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Clearly, people remain interested in Lewis Carroll's nearly 150-year-old classic fantasy. Webre's production draws mostly from the first book, Alice's Adventures in Wonderland, but he also incorporates elements and characters from the sequel Through The Looking Glass. Webre says growing up in a large Cuban-American family of eight kids inspired the ballet.
''I just related to the chaos that's implicit in the cast of characters in Alice's journey,'' he says. Webre himself identifies with the twin brothers Tweedledum and Tweedledee. ''I have a brother who's a year younger than I, and when we grew up we were dressed alike until we were 12 or so and rebelled.''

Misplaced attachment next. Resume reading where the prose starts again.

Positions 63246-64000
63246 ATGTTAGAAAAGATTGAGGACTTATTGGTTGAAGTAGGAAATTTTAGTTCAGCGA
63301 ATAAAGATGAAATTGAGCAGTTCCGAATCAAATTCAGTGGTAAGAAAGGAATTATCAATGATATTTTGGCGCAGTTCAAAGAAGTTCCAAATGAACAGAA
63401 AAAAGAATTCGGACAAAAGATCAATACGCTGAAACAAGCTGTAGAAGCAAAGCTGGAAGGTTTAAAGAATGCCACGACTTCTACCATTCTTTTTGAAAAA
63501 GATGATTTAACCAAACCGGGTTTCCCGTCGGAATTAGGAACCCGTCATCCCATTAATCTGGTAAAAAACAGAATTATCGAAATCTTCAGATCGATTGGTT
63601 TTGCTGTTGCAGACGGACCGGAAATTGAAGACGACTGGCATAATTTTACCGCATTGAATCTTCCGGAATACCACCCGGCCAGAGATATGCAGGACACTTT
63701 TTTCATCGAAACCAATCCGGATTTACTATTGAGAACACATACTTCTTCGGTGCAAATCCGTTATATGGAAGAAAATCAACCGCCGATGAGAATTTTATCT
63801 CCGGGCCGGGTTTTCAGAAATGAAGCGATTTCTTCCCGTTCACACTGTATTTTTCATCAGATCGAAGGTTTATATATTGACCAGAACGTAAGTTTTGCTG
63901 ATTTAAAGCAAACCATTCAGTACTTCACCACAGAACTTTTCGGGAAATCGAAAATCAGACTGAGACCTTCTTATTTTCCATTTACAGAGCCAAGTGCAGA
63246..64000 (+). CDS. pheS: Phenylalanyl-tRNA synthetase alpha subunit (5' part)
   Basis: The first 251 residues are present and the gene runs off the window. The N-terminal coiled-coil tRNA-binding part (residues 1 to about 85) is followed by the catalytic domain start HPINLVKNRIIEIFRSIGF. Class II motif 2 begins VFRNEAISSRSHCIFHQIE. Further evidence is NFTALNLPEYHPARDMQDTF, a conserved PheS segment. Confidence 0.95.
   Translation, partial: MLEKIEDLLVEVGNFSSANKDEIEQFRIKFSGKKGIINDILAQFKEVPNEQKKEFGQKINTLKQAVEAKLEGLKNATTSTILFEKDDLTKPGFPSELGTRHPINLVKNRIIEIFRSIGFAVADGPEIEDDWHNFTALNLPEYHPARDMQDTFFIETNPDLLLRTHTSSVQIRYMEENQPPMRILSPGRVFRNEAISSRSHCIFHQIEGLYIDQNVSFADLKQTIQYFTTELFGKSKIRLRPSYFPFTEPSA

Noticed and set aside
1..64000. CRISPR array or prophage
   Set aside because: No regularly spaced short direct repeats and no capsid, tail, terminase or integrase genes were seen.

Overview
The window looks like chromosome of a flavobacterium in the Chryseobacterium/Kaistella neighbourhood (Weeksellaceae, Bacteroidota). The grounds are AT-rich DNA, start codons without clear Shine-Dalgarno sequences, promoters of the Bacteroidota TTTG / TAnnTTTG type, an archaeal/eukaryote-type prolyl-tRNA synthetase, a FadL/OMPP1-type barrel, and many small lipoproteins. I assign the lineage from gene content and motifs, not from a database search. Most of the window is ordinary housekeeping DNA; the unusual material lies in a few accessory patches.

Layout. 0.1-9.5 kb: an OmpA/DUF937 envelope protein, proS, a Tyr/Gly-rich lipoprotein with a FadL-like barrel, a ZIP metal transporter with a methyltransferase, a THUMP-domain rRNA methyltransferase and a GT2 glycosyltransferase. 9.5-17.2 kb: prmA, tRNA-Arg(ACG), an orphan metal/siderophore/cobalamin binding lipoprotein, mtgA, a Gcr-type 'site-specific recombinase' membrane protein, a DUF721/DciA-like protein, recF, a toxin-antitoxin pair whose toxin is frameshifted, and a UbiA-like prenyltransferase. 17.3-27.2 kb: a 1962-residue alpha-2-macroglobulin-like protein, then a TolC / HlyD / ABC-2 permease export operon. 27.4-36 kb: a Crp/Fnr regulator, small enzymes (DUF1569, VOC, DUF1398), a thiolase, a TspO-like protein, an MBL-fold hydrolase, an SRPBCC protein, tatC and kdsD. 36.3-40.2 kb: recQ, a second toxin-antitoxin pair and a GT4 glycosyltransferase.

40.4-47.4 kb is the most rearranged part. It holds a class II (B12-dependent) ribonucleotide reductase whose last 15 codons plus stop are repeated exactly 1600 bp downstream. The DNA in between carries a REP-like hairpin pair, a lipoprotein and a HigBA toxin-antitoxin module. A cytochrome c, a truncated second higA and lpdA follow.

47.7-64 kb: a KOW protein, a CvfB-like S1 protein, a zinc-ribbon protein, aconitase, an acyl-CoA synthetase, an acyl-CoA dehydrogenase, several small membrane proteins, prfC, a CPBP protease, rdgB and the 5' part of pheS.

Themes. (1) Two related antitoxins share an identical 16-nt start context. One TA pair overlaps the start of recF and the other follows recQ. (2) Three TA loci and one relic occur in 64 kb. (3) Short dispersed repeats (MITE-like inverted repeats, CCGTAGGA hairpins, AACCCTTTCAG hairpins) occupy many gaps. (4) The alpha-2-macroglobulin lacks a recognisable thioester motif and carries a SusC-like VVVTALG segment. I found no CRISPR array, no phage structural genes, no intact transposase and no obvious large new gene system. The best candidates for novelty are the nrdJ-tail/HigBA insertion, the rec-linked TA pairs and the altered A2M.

Several ballet companies have already signed on to stage Webre's ballet after his company, which will likely keep it in its repertoire. Next week, the Washington Ballet will announce details about next season, which will include a new production of Dracula.
But the current season ends next month with Noche Latina, a program celebrating Latin-American dance – featuring music by Astrud Gilberto and Celia Cruz. While noting there's inherent gay appeal in Alice, the gay Webre concedes that a show focused on Latin divas is ''just certainly a gay aesthetic.''
As of press time, only a few tickets remain of The Washington Ballet's Alice (In Wonderland), running Thursday, April 12, through, Sunday, April 15, at the Kennedy Center Eisenhower Theater. Remaining tickets are $59 to $118. Call 202-467-4600 or visit kennedy-center.org.